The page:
Collection Care > Exhibiting
Materials such as wood, plywood, paint, foam and fabric can emit harmful vapors into a case environment, subjecting the objects to damage. Acid migration from wood is especially harmful to textiles and paper, causing yellowing and embrittlement. Corrosive volatiles, released by certain glues, paints, fabrics and urea formaldehyde in plywood, cause metals to corrode.
Some materials currently considered safe for mounting and display:
(This list does not constitute an endorsement from NSCC. Work with a conservator to determine whether materials are appropriate for your collection.)
Courses we recommend:
- metals: within an approved tubing, or coated with approved coating
- woods: coated with an approved coating, overlay or laminate
- acid-free paper and cardboard
- well washed and rinsed unbleached, undyed cotton, linen, polyester, polyacrylonitrile (Orlon) fabric
- (the above, dyed: if properly tested for colorfastness )
- polyester spun-bonded fabric (Reemay, Decron, Polartec, Terylene)
- Polyester quilt batting (heat fused, needle punched not resin cured)
- Velcro (not in direct contact), Expoloop
- polyethylene foam products (Ethafoam, Microfoam, Nalgene) (be aware of static electricity and the considerable force it can exert)
- polystyrene foam (Styrofoam), preferably extruded (no beads) (not in direct contact) (be aware of static electricity and the considerable force it can exert)
- Acid-free Fome-Cor, Artcor boards
- polyethylene plastic sheet (be aware of static electricity and the considerable force it can exert)
- polyethylene/air sheeting (Bubblepack, AirCap, Polycap) (be aware of static electricity and the considerable force it can exert)
- polyethylene tubing
- polyester sheeting (Mylar)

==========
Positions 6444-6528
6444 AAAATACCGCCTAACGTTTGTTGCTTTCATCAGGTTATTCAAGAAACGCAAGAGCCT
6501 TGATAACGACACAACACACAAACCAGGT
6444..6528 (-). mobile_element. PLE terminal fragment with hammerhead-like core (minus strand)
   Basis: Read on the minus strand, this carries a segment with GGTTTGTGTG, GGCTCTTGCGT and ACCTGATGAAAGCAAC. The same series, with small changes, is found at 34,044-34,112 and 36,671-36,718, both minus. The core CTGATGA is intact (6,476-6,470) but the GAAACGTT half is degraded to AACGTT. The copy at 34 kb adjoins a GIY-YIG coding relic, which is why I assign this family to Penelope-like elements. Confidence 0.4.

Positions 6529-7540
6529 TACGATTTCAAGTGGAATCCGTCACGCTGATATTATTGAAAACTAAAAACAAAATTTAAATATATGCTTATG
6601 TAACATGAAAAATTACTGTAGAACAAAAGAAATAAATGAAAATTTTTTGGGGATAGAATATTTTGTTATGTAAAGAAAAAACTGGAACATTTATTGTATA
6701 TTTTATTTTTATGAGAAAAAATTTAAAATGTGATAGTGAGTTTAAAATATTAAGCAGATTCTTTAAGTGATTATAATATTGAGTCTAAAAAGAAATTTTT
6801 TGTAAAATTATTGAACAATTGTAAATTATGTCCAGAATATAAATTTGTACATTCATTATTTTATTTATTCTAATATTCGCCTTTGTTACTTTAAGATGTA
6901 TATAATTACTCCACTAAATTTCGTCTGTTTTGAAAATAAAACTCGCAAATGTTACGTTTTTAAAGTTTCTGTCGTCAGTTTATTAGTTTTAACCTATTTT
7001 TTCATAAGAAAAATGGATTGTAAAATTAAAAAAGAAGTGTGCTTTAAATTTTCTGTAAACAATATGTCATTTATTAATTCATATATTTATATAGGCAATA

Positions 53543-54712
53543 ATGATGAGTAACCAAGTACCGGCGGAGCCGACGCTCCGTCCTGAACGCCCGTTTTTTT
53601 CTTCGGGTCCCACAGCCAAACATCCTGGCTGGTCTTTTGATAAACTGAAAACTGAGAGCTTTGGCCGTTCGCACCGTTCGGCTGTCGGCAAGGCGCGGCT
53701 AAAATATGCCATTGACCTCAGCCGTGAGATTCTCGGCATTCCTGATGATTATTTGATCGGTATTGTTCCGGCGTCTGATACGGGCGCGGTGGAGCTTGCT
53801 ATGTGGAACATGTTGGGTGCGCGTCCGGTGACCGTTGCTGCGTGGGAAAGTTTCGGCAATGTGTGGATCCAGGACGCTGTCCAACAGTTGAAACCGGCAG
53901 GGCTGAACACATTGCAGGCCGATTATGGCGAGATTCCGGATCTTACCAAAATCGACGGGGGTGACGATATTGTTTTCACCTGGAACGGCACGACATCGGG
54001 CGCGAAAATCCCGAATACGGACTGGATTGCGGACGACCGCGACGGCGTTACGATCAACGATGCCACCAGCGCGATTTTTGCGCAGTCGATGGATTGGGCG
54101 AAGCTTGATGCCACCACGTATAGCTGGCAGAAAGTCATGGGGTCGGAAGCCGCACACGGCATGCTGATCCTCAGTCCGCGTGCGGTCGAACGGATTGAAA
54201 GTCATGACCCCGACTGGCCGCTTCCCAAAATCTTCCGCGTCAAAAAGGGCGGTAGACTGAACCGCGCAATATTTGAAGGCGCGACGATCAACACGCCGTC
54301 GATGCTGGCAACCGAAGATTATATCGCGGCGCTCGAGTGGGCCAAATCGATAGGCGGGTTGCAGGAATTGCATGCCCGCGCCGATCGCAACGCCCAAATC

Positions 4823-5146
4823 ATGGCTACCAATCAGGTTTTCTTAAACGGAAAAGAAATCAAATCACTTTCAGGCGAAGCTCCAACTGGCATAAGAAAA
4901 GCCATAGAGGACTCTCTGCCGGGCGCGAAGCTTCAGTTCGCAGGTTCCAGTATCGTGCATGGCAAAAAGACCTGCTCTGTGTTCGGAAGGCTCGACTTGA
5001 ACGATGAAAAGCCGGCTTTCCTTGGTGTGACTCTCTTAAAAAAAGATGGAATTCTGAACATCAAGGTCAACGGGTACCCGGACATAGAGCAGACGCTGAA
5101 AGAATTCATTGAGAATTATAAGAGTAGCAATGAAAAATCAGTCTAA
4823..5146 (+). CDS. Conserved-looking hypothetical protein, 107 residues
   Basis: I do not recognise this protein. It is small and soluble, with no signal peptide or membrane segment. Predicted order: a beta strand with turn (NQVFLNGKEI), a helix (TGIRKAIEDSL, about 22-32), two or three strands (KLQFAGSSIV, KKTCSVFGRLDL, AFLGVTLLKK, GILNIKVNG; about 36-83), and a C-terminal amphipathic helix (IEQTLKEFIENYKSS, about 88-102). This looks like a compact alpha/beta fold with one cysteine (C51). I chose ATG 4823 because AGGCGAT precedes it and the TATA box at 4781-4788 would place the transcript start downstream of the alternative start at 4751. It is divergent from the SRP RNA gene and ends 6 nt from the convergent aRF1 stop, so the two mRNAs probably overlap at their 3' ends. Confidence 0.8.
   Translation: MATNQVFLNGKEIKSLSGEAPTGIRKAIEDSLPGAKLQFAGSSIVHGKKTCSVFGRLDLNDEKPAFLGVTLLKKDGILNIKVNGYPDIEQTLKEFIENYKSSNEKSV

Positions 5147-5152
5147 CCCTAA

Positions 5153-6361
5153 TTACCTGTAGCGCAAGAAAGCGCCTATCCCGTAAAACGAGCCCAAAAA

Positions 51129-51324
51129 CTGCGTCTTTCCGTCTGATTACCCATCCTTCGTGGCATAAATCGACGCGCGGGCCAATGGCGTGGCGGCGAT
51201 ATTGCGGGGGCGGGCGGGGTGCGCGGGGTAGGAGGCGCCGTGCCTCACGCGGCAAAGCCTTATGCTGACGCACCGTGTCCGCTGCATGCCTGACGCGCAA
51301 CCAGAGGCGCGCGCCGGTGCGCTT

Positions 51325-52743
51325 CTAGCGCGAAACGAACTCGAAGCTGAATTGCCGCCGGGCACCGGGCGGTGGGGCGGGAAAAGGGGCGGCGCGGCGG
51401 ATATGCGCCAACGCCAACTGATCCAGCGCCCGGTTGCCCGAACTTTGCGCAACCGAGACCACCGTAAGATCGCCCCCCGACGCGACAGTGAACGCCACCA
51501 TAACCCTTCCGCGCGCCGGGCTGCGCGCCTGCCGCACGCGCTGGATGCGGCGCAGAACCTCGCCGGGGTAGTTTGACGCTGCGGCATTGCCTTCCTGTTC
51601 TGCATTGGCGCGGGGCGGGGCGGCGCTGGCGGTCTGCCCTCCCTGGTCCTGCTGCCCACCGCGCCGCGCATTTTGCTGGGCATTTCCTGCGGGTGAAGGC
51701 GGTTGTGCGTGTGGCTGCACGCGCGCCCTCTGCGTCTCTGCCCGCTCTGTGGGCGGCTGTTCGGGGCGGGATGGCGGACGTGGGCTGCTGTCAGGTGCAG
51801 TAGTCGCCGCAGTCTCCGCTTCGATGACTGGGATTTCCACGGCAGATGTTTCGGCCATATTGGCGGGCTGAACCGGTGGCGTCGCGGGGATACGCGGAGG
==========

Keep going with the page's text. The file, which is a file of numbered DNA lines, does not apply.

- nylon sheeting (Dartek) (nylon is less stable than the other plastics listed here, do not have in contact with artifacts)
- nylon monofilament (must be well padded in appropriate tubing)
- polypropylene corrugated boards (Coroplast or Cor-X)
- polymethylmethacrylate plastic (Plexiglas)
- polycarbonate plastic (Lexan)
- cotton embroidery floss (test for color fastness)
- acrylic solutions (Acryloid)
- acrylic emulsions (Rhoplex)
- PVA emulsions (some exceptions)
- clear hot-melt adhesives (mostly PVA and wax)
Books and products we recommend:
Materials Testing Kit Acid fumes are a danger to any collection. This kit provides information and supplies to aid in the testing of construction materials. The Materials Testing Kit includes 24 glass jars, acid detection strips, tweezers, silver coupons, lead coupons, aluminum foil, 1 sheet of preprinted labels and an instruction manual.
Museum Materials sample booklet Ordering archival supplies can be difficult and confusing. This booklet provides sample materials of the most common supplies currently offered and discusses how they are used in museums. Organized by function, the booklet covers rigid materials, padding materials, ties and attachments, barrier materials and "bad" materials.
CCI Tech Bulletin #14 Working with Polyethylene Foam and Fluted Plastic Sheet by Carl Schlichting
Examines several techniques and illustrates a series of basic approaches that have been developed for working with polyethylene foam and fluted plastic. The many detailed illustrations clarify for the reader the fabrication methods described in the text.
NSCC Museum Materials Training Workshop
Links to related information on other sites:
REPAINT, REPAINT AND THIN NO MORE!
or Classification of coatings and Summary of coating recommendations.
DISPLAY MATERIALS: THE GOOD, THE BAD AND THE UGLY